Lesson from Proverbs 2: When Wisdom Mocks

Wisdom cries aloud in the street,

in the public squares she raises her voice;

on the highest walls she calls out,

at the entrance of the gates to the city she makes her speech;

“How long, you gullible, will you love being gullible” –

and mockers delight themselves with mocking;

and fools hate knowledge?

Turn back to my rebuke;

then I will pour forth my thoughts to you,

I will make known to you my sayings.

‘But since I cry out, and you refuse to listen,

and when I stretch out my hand, none gives heed,

and you flout all my counsel,

and to my rebuke you do no consent,

I in turn will laugh when your disaster happens,

I will scoff when your calamity comes –

when your calamity comes like a storm,

and like a whirlwind your disaster arrives,

when distress and anguish come upon you.

Then they will call out to me, but I will not answer;

they will look diligently for me but will not find me,

because they hated knowledge,

and the fear of the LORD they did not choose.

They did not consent to my advice,

They spurned my every rebuke,

so they will eat from the fruit of their way,

and from their schemes they will be filled.

Surely the turning away of the gullible will kill them,

and the complacency of fools will destroy them;

but the one who obeys will dwell in security,

even at ease, without fear of harm.

Proverbs 1:20-33

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The father escalates the grim threat of certain death for all sinners (v. 19) – now referred to as fools – to the awful truth that their death is eternal. There is no third way between wisdom and folly, and there is no second change between life and death.

The setting for Wisdom’s instruction is in the street (v. 20) signifies that this sermon was meant to be heard publicly rather than the standard father-son instruction within the home. Wisdom lifts her voice in the public squares and on the highest walls (v. 20-21), which would be the most advantageous points to be seen and heard in ancient city. Wisdom chooses to stand at the entrance of the gates in order to confront and compel the gullible to make a decision to accept her in order to safeguard them against the fools within the city.

We should also note Wisdom is not dispassionate in her appeal. She cries aloud (v. 20) in order to get a full hearing. She intends that her voice would be heard above the noise of daily life and above the voice of fools within the city. In commenting about this, Kenneth Aitken states

Lady wisdom is no gentle persuader. She shouts, pleads, scolds, reasons, threatens, warns, and even laughs. Pulpit bashing and hell-fire preaching if ever there were! All quite unladylike; and nowadays also quite unfashionable, even frowned upon.

The Call to Repentance

Wisdom begins her sermon with an urgent appeal to the gullible to stop rejecting her and to respond to the stern rebuke she is about to give them. These youths have crossed the threshold into adulthood (with its corresponding responsibilities) and should have made a decisive commitment to Wisdom before this point. Instead of a hear that desires to serve the Lord and retain His revealed wisdom, these youths “love being gullible” (v. 22); in other words, they yearn to remain uncommitted and open to alluring sin. In today’s language, they claim to be “open yet cautious” about the way of wisdom. In truth, their heart is in a state of rebellion. Their guilt is their recalcitrance before legitimate authority and Wisdom pins their guilt to their rebellion against her counsel.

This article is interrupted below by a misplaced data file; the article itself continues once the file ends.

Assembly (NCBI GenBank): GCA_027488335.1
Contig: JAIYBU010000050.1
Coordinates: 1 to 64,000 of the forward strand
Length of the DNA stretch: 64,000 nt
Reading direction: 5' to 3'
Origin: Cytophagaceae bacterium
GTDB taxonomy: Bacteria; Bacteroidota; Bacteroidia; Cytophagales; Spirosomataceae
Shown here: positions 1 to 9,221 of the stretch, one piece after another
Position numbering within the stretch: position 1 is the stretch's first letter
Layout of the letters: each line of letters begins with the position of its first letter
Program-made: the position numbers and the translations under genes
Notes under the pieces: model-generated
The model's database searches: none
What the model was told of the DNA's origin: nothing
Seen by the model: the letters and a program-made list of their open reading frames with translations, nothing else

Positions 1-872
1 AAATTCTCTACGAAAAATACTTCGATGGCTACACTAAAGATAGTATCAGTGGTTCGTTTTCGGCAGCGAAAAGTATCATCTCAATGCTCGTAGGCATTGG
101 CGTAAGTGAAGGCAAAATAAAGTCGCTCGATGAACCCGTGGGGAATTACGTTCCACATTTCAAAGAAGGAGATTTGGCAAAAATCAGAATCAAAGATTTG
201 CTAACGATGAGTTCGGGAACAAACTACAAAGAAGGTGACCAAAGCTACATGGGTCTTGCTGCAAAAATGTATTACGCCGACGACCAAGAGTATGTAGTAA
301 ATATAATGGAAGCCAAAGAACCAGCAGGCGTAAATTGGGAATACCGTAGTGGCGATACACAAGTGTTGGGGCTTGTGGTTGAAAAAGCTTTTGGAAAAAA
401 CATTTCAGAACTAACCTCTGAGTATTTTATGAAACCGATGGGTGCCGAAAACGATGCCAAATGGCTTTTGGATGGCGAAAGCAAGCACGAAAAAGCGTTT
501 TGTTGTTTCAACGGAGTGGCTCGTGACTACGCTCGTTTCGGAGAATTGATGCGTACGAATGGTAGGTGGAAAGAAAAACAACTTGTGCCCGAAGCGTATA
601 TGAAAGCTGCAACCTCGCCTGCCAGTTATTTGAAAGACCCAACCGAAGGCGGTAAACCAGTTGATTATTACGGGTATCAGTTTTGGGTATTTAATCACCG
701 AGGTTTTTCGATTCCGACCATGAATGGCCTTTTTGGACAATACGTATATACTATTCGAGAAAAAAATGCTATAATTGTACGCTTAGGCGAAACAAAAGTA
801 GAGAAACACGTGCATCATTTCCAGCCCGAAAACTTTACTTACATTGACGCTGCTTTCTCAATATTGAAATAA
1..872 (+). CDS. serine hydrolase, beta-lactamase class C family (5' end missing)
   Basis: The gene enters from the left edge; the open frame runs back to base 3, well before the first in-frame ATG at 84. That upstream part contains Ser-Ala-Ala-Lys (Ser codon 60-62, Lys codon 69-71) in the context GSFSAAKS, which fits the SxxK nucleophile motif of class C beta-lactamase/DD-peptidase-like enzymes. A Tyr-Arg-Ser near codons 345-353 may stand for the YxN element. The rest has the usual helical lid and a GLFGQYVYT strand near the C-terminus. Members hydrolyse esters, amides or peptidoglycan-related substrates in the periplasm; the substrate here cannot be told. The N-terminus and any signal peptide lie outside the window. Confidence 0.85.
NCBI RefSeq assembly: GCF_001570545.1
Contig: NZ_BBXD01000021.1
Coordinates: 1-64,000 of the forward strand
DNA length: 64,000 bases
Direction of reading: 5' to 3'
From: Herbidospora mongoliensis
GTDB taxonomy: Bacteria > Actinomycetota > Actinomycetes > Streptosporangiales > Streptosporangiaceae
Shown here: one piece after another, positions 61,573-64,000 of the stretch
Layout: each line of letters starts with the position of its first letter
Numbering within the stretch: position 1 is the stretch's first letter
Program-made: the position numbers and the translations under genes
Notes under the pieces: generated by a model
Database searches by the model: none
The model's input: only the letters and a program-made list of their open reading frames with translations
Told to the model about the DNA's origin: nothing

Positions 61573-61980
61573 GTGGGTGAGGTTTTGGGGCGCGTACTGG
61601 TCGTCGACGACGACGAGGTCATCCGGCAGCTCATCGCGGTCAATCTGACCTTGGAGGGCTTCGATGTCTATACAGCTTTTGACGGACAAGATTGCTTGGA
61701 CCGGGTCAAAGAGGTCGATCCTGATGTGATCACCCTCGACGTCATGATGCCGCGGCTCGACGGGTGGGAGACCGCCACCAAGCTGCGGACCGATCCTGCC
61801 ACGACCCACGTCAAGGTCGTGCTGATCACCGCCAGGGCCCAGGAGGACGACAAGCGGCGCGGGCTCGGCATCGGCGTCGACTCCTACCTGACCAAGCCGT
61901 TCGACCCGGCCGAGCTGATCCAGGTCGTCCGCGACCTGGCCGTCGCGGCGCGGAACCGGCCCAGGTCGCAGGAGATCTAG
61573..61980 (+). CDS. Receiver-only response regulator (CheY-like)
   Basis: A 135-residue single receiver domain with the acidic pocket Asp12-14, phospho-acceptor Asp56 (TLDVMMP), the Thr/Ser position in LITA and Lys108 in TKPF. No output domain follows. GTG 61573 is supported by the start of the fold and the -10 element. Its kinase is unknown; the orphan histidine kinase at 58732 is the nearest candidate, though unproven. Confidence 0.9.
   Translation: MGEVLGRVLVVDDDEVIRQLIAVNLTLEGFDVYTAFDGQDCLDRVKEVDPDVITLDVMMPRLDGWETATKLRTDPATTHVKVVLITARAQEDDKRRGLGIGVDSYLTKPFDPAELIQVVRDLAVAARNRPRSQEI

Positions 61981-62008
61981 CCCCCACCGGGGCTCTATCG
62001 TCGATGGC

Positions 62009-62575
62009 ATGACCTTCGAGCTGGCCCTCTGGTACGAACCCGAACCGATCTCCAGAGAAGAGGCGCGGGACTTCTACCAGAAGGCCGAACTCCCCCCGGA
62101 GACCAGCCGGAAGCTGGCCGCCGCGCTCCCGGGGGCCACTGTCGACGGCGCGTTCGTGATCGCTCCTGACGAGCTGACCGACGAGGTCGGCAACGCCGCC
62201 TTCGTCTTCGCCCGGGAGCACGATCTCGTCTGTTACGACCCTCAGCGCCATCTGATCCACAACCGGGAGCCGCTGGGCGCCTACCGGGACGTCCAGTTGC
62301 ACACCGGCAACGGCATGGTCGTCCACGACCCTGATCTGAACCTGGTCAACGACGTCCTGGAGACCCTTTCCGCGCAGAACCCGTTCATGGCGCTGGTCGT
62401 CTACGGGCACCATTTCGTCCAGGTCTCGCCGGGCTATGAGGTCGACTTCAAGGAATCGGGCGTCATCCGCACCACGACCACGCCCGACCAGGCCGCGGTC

Thus, Lady Wisdom makes her appeal. Although mockers and fools are in a hopeless position, Wisdom calls these youths to repentance. There is still hope for them, but not forever. They must humble themselves and acknowledge that Wisdom is right and they must also acknowledge that they have been in the wrong in nursing their love to be careless and free of her discipline. In response to this repentance, Wisdom will pour forth her thoughts in such a way that they will internalize them and never forget them (v. 23).

The Certainty of Disaster

While wisdom promises blessings for obedience, she also promises consequences for disobedience. Judgment befalls all who ignore Wisdom’s words. First, Wisdom warns the gullible against a progressive hardening in apostasy. If they do not listen, they too may come to hate hear and to mock her, placing them in the same categories as fools and mockers (v. 24-25). Second, Wisdom warns that there is a certainty of catastrophe for all sinners and its finality is pictured as a devastating wind (v. 26). Judgment and calamity will come like a whirlwind and a storm which wreaks havoc. When judgment does come, the gullible will change from complacency and prideful insubordination to extreme terror. The gullible, fools, and mockers will “eat from the fruit of their ways” (v. 31).

Moreover, when the threatened judgment falls, it will be too late to respond. Wisdom does not laugh at disaster, but at the triumph of what is right over what is wrong when disaster does happen. In other words, Wisdom rejoices in turning the present upside-down world right-side up, when wisdom overturns folly, righteousness overcomes wickedness, knowledge overcomes ignorance, humility topples pride, and life swallows up death. Wisdom scoffs when the dreadful disaster of the wicked comes. This laughter expresses the inward joy and disdain that Wisdom experiences over her chief enemy – namely, folly. As Bruce Waltke says,